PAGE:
11-3-08LectPHY2048

11-3-08LectPHY2048 - Things you knew & should remember...

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Things you knew & should remember (in the onslaught of new material) going into Exam 2: The fundamental definition of work is f i r r WF d r =⋅ G G G G Hence to get the work done on an object by , first consider the direction of the displacement and the direction of the force during the trajectory. If for the entire trajectory Where Fd r Fd rco s G G dr G F G φ G F G G F G 0 φ= Work done is positive G F G o 180 φ = Work done is negative r r = −Δ G F G o 90 φ = Work done is zero W0 = F G
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And a final example. A ball of mass m is swung on the end of a rope in a vertical circle of radius R . At the top of the trajectory it has just enough speed to stay on the circular path . What is it’s speed at the bottom of the trajectory? T v B v At the top, T Fm a = 2 T v Tm g m R −− = R Since the speed is just enough to stay on the trajectory T = 0 (top only), mg C a 2 T v m R −=
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T v B v T R mg C a 2 T vg R = Solving for 2 T v Now since the tension in the rope is always z to the displacement along the trajectory it does no work as the ball goes from the top to the bottom. Then by conservation of mechanical energy, mech E0 Δ= UK 0 Δ+ The ball “falls” through height 2R making Δ U = –mg(2R), so, 22 BT 11 2mgR mv 0 −+ = 2R
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T v B v T R mg C a 22 BT 11 mv 2mgR =+ v4 g R v 2 B v 4gR gR 2 B v5 g R = B g R =
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T v B v T R mg C a What is the tension at the bottom? T C a At the bottom, Fm a = 2 B v Tm g m R −= 2 B v m g R =+ Above we found, 2 B v5 g R = So, 5gR m g6 m g R =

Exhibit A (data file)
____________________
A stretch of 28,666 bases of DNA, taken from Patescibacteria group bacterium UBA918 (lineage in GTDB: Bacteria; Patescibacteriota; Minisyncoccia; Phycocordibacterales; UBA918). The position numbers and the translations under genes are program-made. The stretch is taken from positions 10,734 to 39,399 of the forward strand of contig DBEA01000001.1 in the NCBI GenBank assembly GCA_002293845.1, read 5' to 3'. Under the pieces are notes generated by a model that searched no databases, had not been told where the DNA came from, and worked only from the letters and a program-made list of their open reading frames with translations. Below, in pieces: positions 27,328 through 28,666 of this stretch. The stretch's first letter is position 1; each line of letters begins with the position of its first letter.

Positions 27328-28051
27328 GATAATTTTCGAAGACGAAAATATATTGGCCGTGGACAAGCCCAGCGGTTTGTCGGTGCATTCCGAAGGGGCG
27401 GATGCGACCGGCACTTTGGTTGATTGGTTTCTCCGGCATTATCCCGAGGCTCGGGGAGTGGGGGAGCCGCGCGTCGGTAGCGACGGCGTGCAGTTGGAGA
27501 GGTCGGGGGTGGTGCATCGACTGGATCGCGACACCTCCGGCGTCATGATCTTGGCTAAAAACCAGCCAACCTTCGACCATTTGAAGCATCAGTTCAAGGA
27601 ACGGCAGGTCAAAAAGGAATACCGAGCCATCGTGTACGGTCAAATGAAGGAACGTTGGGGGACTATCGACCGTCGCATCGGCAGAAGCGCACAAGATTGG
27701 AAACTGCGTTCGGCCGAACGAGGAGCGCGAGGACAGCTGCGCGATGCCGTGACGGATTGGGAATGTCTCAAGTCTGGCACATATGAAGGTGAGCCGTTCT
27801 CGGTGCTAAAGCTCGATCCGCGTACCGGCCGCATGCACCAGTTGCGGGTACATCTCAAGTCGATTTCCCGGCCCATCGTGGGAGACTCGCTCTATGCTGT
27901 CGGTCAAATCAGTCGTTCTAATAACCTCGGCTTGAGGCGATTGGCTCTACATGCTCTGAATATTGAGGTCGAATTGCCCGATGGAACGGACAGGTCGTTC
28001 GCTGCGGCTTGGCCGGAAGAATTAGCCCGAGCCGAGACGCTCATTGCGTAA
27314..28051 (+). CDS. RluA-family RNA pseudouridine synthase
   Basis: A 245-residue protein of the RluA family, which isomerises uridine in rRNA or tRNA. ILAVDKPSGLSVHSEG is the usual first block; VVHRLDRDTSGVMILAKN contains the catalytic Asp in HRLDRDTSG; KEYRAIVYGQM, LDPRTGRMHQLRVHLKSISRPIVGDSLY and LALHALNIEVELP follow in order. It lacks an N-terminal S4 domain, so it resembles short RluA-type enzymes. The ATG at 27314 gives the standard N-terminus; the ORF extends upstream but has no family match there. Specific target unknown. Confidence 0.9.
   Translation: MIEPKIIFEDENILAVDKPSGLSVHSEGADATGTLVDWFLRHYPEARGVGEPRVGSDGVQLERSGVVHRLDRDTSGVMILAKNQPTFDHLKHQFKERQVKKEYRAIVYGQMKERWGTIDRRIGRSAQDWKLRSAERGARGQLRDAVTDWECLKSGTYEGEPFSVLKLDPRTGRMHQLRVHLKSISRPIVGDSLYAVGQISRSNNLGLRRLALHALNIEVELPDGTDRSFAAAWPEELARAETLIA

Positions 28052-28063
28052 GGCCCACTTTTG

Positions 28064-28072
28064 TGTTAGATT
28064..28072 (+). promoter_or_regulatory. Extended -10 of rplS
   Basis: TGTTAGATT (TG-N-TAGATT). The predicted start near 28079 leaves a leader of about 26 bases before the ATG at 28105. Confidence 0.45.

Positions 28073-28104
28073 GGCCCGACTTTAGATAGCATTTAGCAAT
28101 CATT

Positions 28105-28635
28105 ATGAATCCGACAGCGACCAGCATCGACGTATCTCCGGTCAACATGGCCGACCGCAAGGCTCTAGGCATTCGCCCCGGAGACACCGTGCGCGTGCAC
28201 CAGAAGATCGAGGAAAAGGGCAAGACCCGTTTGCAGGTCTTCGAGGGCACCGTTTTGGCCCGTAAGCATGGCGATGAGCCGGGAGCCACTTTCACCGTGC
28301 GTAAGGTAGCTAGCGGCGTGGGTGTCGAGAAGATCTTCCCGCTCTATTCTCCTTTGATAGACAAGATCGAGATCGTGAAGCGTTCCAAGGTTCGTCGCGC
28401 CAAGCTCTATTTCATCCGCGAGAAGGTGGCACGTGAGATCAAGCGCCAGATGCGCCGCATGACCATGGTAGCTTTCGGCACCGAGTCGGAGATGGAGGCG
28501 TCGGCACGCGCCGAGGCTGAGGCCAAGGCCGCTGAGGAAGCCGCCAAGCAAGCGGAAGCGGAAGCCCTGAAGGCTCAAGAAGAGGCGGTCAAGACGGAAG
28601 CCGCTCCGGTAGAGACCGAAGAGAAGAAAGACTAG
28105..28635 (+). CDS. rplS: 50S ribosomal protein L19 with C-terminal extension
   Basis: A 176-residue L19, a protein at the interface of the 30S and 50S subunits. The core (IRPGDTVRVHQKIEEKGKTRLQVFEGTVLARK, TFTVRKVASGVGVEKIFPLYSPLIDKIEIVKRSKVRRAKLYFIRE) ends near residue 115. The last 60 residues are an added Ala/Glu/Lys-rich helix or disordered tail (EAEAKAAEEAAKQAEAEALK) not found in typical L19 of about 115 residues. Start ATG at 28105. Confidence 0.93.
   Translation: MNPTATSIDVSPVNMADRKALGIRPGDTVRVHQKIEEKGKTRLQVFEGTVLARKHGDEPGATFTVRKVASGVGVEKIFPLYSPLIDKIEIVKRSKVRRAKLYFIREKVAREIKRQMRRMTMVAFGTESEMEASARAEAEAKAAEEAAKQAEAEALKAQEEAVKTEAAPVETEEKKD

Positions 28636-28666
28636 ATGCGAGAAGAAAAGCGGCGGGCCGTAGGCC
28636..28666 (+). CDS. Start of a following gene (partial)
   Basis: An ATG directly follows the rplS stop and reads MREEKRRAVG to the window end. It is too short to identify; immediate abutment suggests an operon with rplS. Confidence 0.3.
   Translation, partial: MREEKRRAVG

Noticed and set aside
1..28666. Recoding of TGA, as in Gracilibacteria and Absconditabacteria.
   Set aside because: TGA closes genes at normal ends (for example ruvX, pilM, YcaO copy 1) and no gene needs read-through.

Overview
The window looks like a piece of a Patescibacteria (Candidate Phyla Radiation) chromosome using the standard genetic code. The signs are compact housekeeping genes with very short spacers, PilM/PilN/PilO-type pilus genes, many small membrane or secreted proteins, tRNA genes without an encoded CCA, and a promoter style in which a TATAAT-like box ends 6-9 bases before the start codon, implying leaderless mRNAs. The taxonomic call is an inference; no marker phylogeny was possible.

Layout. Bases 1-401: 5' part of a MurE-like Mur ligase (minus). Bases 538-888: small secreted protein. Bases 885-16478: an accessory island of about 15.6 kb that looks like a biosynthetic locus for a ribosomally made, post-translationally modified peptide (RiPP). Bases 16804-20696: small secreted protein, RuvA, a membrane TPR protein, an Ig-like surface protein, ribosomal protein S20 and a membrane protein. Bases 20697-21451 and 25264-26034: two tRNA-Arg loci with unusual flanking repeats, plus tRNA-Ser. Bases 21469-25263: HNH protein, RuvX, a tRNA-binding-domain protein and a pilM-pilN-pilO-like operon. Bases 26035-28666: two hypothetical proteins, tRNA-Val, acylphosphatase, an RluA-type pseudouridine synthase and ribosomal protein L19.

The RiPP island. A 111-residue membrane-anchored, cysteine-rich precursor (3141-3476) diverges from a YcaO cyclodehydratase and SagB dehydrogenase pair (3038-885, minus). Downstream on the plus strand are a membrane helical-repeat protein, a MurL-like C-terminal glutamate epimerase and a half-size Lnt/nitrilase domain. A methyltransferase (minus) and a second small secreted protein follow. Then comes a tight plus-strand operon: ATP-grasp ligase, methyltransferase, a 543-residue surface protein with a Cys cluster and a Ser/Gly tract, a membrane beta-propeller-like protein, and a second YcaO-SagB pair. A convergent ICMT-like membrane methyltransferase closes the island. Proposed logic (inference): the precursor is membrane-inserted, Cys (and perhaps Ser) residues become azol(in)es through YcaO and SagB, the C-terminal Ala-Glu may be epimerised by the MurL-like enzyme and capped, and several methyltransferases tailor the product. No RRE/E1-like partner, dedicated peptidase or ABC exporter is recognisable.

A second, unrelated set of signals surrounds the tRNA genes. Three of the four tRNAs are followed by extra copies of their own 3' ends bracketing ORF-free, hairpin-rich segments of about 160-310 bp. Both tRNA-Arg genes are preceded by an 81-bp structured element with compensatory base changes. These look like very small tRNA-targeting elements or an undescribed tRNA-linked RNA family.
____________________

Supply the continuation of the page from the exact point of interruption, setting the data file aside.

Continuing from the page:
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Structures like bridges, buildings, signposts and ladders all need to withstand the loads (i.e. forces and torques) imposed on them by their own weight as well as the stresses placed on them in their intended use. Statics Consideration of the forces and torques on structures, which forms the starting point for ensuring that the structures do their job, is called Statics . The principal requirement of statics is that the body or structure be in equilibrium . As the name statics suggests, for the most part this means that the structure is static or stationary despite the varied forces that act on its various parts.
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The requirements for such equilibrium of a body are that net F0 = G net 0 τ= G The vector sum of all external forces acting on the body equals zero. The vector sum of all external torques, measured about any point , equals zero. These are vector equations that each yield 3 separate equations, one for each coordinate direction. Balance of forces Balance of torques net,x = net,y = net,z = 0 τ = 0 τ = 0 τ =
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We will only consider examples in 2-dimensions which reduces this set to the three equations: net,x F0 = net,y = net,z 0 τ = & The prevalent external force is the force of gravity. As we’ll see in the next chapter the force of gravity acts on all points of an extended object.
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This note was uploaded on 08/25/2011 for the course PHY 2048 taught by Professor Field during the Fall '08 term at University of Florida.

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11-3-08LectPHY2048 - Things you knew & should remember...

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